Sunday, 15 September 2013

Well, its been quite a day. A gale-force South-westerly which blew up overnight turned to the North-west at midday: a perfect recipe for seabird passage if there ever was one. However, throughout much of the day there was very little movement of any sort, until late afternoon.

At about 1630, Sooty Shearwaters began passing the island, and by 1730 a total of seven had passed with a steady trickle of Manx Shearwaters and Gannets. At roughly 1750, Steve Stansfield picked up a petrel off the North End of the island- in the ensuing seconds, he realised it was no ordinary petrel: it's sporradic and stiff-winged flight, combined with external features gave away its true identity: IT WAS A FEA'S PETREL!! The second ever to be recorded on Bardsey.
The bird continued its hectic flight path close in along the West Side, and observers present (myself not included) struggled to connect with the bird as it worked further and further along the coast. The petrel was close enough for some important features to be observed, but unfortunately, only a couple of minutes after it was first discovered, it disappeared into the glare of the sun.
The elation of those observers lucky enough to see the bird, and the utter frustration of those who missed it, fuelled the seawatching to continue for a further 50 minutes. Unfortunately for the latter, the bird never showed itself again, leaving people in an adrenaline-filled daze after such a thrilling half-hour.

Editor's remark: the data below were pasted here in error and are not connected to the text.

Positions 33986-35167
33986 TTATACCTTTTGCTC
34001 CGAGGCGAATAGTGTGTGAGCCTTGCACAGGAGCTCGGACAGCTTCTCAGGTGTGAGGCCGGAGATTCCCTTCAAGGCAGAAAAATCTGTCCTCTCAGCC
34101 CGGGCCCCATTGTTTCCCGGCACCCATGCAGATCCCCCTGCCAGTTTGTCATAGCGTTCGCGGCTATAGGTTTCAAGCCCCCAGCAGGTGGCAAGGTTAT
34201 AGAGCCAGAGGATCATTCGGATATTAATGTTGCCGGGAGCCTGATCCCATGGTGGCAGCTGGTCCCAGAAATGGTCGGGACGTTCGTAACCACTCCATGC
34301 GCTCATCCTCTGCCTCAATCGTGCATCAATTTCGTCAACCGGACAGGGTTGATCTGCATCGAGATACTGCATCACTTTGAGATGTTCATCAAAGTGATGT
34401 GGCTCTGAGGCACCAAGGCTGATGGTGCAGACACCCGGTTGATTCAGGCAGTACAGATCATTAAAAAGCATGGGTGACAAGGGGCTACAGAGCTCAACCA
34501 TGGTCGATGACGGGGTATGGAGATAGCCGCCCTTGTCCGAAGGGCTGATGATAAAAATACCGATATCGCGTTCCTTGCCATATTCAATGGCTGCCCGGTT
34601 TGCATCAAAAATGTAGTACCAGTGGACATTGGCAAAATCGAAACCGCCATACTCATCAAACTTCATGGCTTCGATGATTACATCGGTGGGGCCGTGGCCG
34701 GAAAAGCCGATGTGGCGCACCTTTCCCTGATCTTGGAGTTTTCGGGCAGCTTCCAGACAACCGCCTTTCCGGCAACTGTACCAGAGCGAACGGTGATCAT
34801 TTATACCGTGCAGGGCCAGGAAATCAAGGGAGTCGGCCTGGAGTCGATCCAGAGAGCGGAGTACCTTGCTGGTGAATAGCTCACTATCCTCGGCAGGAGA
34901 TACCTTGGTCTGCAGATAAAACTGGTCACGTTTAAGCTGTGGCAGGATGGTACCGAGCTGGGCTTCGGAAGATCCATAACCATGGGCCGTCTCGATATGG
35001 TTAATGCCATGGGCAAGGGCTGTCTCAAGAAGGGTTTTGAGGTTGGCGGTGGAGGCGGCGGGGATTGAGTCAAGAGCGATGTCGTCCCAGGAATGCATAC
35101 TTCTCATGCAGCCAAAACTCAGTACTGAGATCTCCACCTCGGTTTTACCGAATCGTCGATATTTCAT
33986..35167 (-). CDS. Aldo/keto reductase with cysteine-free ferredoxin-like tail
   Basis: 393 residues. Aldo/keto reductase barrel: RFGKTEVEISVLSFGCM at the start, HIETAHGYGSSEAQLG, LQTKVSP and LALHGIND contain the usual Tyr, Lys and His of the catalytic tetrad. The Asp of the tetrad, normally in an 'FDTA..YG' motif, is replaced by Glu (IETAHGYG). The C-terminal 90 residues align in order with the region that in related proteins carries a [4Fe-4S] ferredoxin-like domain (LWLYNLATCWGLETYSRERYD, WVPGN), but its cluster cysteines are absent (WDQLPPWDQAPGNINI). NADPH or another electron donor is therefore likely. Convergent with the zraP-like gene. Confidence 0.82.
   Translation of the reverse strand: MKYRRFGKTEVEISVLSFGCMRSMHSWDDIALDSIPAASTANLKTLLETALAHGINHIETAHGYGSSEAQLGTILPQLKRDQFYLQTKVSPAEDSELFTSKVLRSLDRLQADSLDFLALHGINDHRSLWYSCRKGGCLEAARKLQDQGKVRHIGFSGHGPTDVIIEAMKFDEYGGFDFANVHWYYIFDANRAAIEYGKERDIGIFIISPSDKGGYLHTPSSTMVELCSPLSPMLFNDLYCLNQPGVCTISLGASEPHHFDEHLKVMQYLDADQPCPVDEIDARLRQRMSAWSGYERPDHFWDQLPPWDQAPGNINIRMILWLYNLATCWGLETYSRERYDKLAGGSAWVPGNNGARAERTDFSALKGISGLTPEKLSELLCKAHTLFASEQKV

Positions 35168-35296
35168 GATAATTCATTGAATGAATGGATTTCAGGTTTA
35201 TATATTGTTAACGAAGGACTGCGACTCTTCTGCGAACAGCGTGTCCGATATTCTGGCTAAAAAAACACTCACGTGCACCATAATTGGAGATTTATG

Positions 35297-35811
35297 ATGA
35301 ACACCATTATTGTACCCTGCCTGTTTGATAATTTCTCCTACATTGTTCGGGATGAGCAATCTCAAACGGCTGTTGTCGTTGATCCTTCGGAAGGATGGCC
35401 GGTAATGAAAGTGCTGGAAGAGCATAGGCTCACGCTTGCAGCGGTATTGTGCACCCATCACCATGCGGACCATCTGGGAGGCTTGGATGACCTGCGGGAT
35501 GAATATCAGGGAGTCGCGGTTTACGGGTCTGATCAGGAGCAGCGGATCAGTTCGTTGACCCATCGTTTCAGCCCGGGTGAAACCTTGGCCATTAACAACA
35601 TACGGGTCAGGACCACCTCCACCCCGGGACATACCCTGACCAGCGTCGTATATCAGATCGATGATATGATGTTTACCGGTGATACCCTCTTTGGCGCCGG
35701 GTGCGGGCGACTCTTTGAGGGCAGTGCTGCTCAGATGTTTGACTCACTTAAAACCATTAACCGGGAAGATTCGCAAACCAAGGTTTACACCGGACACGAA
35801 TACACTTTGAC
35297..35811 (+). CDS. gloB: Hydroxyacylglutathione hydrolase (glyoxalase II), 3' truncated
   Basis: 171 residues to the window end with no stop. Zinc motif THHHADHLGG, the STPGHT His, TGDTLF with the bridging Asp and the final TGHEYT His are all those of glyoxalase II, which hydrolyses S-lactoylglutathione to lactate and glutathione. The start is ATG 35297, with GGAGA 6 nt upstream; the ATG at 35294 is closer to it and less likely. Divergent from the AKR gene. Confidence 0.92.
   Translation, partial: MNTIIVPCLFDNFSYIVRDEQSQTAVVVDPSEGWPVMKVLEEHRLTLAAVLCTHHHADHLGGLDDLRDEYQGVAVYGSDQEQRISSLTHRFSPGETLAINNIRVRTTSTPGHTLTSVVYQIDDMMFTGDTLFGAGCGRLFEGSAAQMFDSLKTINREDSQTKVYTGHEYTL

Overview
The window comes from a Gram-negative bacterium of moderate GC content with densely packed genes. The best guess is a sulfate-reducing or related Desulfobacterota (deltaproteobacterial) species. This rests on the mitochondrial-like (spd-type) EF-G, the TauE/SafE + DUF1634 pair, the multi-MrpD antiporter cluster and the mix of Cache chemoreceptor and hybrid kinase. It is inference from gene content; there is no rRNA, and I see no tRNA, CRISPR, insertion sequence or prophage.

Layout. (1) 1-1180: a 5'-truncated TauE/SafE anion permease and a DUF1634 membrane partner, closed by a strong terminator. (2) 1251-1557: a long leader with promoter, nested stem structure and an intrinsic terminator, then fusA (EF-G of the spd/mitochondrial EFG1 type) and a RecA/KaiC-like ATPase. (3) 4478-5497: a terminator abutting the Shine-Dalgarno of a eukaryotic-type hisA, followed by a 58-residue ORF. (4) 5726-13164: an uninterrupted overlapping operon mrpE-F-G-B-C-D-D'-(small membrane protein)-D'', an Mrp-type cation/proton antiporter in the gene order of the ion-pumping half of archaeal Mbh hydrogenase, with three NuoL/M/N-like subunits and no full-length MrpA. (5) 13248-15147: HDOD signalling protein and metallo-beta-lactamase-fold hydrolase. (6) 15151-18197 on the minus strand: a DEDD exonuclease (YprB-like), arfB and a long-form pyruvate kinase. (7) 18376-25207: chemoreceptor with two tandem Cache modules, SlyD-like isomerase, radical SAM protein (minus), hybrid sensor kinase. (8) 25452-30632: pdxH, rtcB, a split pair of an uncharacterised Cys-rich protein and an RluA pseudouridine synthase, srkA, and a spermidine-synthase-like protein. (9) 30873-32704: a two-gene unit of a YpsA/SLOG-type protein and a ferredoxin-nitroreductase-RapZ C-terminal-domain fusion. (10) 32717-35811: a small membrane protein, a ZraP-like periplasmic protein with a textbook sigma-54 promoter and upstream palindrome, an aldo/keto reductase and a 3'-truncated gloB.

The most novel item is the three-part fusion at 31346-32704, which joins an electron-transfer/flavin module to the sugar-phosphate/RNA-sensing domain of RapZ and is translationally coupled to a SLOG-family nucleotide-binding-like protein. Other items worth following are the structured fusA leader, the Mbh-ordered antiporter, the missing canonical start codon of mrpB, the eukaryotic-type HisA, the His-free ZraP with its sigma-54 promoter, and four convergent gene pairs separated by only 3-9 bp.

It was not all good news this afternoon 'though: mid afternoon, an auk was picked up flying South past the west side. However, within seconds, it was clear that it was no auk! It was a shearwater! But the constant flapping wing-beats, absence of any shearing, prominent white face and small , stubby wings prompted the question: is it a Little Shearwater? It continued along the west side, eventually disappearing just South of Carreg Yr Honwy. More notes on jizz and plumage backed up the initial thought: that it couldn't be anything else! Without any images or detailed sketches, it is unlikely the record will get anywhere, and so will probably have to go down with similar records from the last three years.

As well as all the excitement from the above, good totals of other seabirds amounted to: a Long-tailed Skua, 13 Great Skuas, four Arctic Skuas, three Pomarine Skuas, 23 Sooty Shearwaters, a Mediterreanean Gull and two Red-throated Divers.

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